A popular middle ground is multi-currency wallets (Jaxx and Exodus being some of the most popular). These services provide you with control of your own private key, but it is one private key used across multiple blockchains. There is an abstracted layer in between which makes things easier for the end user; you don’t need to continually enter your private key and you can go to one place to perform transactions with multiple tokens on multiple chains. That extra layer though opens up another vulnerability. An issue was exploited in the local Jaxx wallet that led to people losing tokens earlier this year and there have been multiple issues leading to hundreds of millions of dollars of token value lost in hacks to the Parity wallet software. Making anything more complicated makes it more vulnerable. MyEtherWallet is great because it is simple and you know the risks. There is work being done in the multi-currency wallet software to make it easy to use, yet these very advancements could present vulnerabilities. Such is the nature of software development. Jaxx has a great mobile app though, making using crypto in everyday life much easier. MyEtherWallet isn’t ideal for quick transactions on the go since it is not optimized for mobile.
Think of the wallet you have in your pocket or purse. It’s good for carrying cash — maybe some coupons, rewards cards, credit cards — but there’s a pretty standard size of what will comfortably fit. Silver coins or a gold bar don’t fit into a wallet very well, and if you try to put too many different things in there you are going to have problems. What it does provide though is convenience and control. You can keep it with you and put whatever you want in it. Consider the safe. Maybe you have one at home. You can put anything you want in it, but how secure is it really? It is not very convenient to transact or trade the assets you have in the safe. You can use the safety deposit box at your bank, but it is still only of a certain size. The bank could be robbed, and you need to go through a whole rigamarole to access whatever you have in it. You can put whatever the hell you want in a storage locker, but if you have diamonds or a prized stamp collection you probably want to add another layer to store them so they don’t get lost. Just like with physical assets, you need to think about what your intention is — how valuable is it? How much do you trust 3rd party options? How often do you really need to access the tokens?
Can trade multiple tokens on multiple chains. Use username/password to access. You do not own your private key and funds are all held in a central exchange wallet.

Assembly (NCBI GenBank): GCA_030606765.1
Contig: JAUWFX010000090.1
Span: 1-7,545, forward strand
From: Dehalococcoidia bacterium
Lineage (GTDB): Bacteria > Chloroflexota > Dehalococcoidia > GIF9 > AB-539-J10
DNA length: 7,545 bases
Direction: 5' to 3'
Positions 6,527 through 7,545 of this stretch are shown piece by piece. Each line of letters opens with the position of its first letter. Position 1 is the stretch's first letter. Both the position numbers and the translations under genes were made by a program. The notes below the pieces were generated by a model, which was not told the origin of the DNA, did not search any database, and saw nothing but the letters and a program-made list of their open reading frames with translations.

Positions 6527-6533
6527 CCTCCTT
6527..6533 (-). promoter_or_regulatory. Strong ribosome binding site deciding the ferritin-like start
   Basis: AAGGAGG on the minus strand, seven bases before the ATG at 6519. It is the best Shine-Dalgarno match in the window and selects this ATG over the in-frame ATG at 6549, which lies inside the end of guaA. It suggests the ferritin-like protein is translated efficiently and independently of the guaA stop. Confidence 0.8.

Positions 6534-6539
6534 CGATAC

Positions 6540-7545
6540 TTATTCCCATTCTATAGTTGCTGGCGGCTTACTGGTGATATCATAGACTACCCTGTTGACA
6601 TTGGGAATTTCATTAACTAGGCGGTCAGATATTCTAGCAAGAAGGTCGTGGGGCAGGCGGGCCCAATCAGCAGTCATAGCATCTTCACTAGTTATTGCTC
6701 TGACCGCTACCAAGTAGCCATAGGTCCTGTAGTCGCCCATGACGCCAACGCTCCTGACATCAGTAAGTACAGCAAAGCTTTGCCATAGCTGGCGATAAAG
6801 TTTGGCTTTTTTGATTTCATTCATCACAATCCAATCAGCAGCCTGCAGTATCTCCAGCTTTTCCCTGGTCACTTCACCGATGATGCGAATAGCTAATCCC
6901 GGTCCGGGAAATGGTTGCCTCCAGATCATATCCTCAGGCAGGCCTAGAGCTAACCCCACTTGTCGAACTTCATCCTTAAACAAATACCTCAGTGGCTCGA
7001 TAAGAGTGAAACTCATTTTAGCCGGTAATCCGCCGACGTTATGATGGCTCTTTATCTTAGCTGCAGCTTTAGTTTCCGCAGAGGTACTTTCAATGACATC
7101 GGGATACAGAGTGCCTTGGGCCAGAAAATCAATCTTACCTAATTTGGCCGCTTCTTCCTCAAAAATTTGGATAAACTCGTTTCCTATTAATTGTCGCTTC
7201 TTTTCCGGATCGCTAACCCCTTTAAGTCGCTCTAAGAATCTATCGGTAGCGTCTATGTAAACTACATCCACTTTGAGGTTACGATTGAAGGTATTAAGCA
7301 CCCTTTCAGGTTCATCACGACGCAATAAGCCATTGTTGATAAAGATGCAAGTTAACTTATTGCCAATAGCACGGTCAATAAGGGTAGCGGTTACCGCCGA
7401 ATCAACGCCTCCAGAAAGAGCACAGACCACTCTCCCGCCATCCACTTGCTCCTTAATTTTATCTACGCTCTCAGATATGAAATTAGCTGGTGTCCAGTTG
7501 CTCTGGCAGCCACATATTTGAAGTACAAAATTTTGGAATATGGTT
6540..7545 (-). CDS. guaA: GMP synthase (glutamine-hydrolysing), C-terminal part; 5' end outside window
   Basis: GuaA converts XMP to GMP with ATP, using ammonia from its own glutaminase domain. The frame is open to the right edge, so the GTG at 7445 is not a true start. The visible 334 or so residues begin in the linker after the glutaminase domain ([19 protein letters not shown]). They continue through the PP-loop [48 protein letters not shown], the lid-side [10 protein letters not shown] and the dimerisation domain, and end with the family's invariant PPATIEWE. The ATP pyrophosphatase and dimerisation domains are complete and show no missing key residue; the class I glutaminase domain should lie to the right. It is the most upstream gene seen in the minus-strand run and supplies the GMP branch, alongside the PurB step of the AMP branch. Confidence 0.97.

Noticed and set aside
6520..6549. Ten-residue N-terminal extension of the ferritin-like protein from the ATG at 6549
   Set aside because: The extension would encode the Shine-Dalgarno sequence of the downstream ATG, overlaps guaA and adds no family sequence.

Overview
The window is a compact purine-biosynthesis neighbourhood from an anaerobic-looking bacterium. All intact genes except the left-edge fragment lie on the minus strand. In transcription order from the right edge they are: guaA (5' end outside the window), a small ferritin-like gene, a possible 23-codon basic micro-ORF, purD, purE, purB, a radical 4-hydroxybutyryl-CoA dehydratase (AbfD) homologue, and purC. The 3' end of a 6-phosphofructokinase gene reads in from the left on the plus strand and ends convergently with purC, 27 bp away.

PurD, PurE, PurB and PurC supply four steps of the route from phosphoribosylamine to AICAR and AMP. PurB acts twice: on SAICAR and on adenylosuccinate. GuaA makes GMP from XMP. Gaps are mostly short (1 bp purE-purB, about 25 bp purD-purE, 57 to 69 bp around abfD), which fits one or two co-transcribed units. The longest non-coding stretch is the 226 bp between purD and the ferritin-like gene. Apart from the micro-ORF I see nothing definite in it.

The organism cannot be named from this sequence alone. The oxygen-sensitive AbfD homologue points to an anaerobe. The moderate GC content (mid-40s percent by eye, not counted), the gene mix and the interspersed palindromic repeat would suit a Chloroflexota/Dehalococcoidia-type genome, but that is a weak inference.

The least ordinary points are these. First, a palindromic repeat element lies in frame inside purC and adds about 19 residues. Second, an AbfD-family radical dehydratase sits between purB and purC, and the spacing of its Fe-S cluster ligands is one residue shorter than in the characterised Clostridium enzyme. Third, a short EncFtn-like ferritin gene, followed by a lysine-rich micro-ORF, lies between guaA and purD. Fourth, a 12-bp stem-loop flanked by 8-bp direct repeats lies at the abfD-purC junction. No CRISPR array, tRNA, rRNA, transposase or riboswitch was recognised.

Multi Currency Wallet
You own your private key but software enables you to use the same root key to secure tokens across multiple chains. Ex: Jaxx, Exodus
Chain-specific, web-hosted wallet. Some store your private key behind a password (Metamask), others require you to store your private key and upload it before performing any actions on the account (MyEtherWallet)
Software installed locally to perform actions on a specific blockchain. Private Key still needs to be stored where wallet can access it
Basically tricking you into giving up the information needed to access your account. Ex: An email to a link to put in your private key or exchange username and password.
3rd party Hack
Malicious parties exploit a vulnerability and drain funds. Ex: Parity multi-sig hack / Mt. Gox
Actions taken on your computer are tracked, so your key or passwords are stolen as you enter them. Someone accesses your computer and finds files with saved passwords/keys.
Losing your Keys/Password
Losing stored private keys or forgetting passwords and seed phrases.
Control Private Key
This means you can always take your key and access your tokens using another piece of software or even by interacting with the chain directly.
If you forget your password or lose your private key there is a service to help you recover access
When a hard fork happens or a token is airdropped to holders of another token, you only receive access to those new tokens if you own your private key.
Store Tokens from Different Chains
Ethereum and Bitcoin are different blockchains. You cannot send Bitcoin on the Ethereum blockchain and you cannot send Ether on the Bitcoin blockchain. You can issue new tokens on a blockchain, and access them with the same account.
*You may need to go through some conversion to make your wallet key work as an on-chain key
**Depends on if exchange/wallet software integrates it.
***Ledger Nano and Trezor both support tokens from multiple chains but different software wallets are used.
To find find the appropriate balance for yourself you need to be honest about your comfort levels with each option. How tech savvy are you? How well will you sleep at night if you know a USB drive in your desk drawer controls access to your digital assets and they are GONE if you lose it? Are you going to feel left out if you don’t receive every airdrop or hardfork token? Eventually there will be better offerings, but there wouldn’t be so much upside right now if it was easy. Read up, ask around, and when trying out a new option always, always, always test with a conservative amount first.